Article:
In the nineteenth chapter of The Hundred Thousand Kingdoms, NO ONE PREPARED ME FOR THIS. OH MY GOD. Intrigued? Then it’s time for Mark to read The Hundred Thousand Kingdoms.
Chapter Nineteen: Diamonds
OH MY GOD, OKAY, OF COURSE I AM GOING TO FREAK OUT ABOUT THE THING BECAUSE NO AMOUNT OF ANYTHING EVER COULD HAVE HELPED ME DEAL WITH THAT. But! There is so much more to this chapters, specifically if you view it as yet another way that Yeine has changed since coming to Sky. Oh gods, I have thoughts and feelings and y’all are going to get them all.
Darre Culture Is the Exception
I have not seen (or can’t recall) a society within the Hundred Thousand Kingdoms that is matriarchal in nature like the Darre people are. Given this, it’s clear that for the most part, other cultures do not value women in the same way that the Darr do. So much of Yeine’s interaction with Gemd, Rish, and the Mencheyev people is rife with misogyny, both obvious and unspoken. Hell, she’s the intended target of multiple misogynistic slurs. (Given that I just read chapter 7 of Lady Knight, I couldn’t help but think of Kel’s speech about how men seem to go straight for the easiest slur to denigrate them with. You don’t ever see the same thing in reverse to a similar degree, do you?) This leads me to believe that for the most part, the Hundred Thousand Kingdoms are patriarchal in nature, and the Darr are viewed as freaks for reversing the power dynamic. I think that might also be why Yeine insists to herself that she’s not very intimidating. She doesn’t feel like she can inspire fear in her current state. (Oh, how this changed.)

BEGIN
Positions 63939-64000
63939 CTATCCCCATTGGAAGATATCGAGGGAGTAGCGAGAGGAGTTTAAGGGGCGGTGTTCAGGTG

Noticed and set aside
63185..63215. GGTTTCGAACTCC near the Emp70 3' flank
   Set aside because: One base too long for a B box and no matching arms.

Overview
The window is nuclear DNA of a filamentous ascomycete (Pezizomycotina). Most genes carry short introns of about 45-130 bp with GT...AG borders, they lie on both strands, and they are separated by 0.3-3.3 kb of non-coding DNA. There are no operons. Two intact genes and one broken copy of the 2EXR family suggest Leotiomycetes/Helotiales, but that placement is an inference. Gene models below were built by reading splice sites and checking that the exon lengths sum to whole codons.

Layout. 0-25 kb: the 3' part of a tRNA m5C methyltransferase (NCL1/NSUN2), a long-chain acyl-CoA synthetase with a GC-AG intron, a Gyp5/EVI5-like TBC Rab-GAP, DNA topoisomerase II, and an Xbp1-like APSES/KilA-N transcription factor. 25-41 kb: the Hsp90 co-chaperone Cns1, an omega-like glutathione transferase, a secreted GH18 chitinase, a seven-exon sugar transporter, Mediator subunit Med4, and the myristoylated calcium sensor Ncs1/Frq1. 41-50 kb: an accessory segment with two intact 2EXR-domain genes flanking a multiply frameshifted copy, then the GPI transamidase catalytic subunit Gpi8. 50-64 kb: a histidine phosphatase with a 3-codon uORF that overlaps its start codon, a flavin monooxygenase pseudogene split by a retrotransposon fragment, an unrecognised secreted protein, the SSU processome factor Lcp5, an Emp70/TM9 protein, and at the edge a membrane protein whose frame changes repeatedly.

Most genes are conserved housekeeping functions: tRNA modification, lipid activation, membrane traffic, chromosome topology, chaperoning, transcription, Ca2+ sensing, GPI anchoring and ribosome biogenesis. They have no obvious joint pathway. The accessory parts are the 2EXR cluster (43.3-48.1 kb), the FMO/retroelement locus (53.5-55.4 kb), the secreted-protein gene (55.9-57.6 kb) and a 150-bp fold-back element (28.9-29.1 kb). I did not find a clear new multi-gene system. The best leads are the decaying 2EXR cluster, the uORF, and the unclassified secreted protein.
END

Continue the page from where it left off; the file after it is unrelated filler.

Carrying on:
She Is Not Arameri
Y’all, this is so fascinating because of what I’ll write next, but let’s first discuss Gemd’s claim that Yeine is not Arameri. A huge part of this novel has been Yeine’s struggle with her mother’s past and her own Arameri heritage. She is so repulsed by Arameri culture and values, and she’s done everything she can to resist becoming Arameri. And yet, it’s almost insulting for her to hear that she’s not Arameri. In this case, Gemd means to declare that she has no power, that she has no authority, and that there’s nothing she can do to get him to stop the war against her people. So the context changes. Being Arameri would be good here, and it’s a neat way to complicate the issue in an engaging way. She threatens the Mencheyev with “absolute power,” gives them ten minutes to decide what to do, and then hopes her bluff will be effective.
Yeine Is Arameri
Except it’s not a bluff at all, is it?
Yeine’s struggle with being thrust into this culture she despises is complicated by her decision to essentially become Arameri. They are a brutal people, willing to use any sort of horrifying technique to get what they want. They use power to harm and to horrify. They value certain lives over others. It’s everything that Yeine doesn’t believe in, and it’s why she has such a hard time hearing that Kinneth was a true Arameri. It’s a repetitive idea that’s popped up time and time again whenever Yeine tries to find out more about her mother.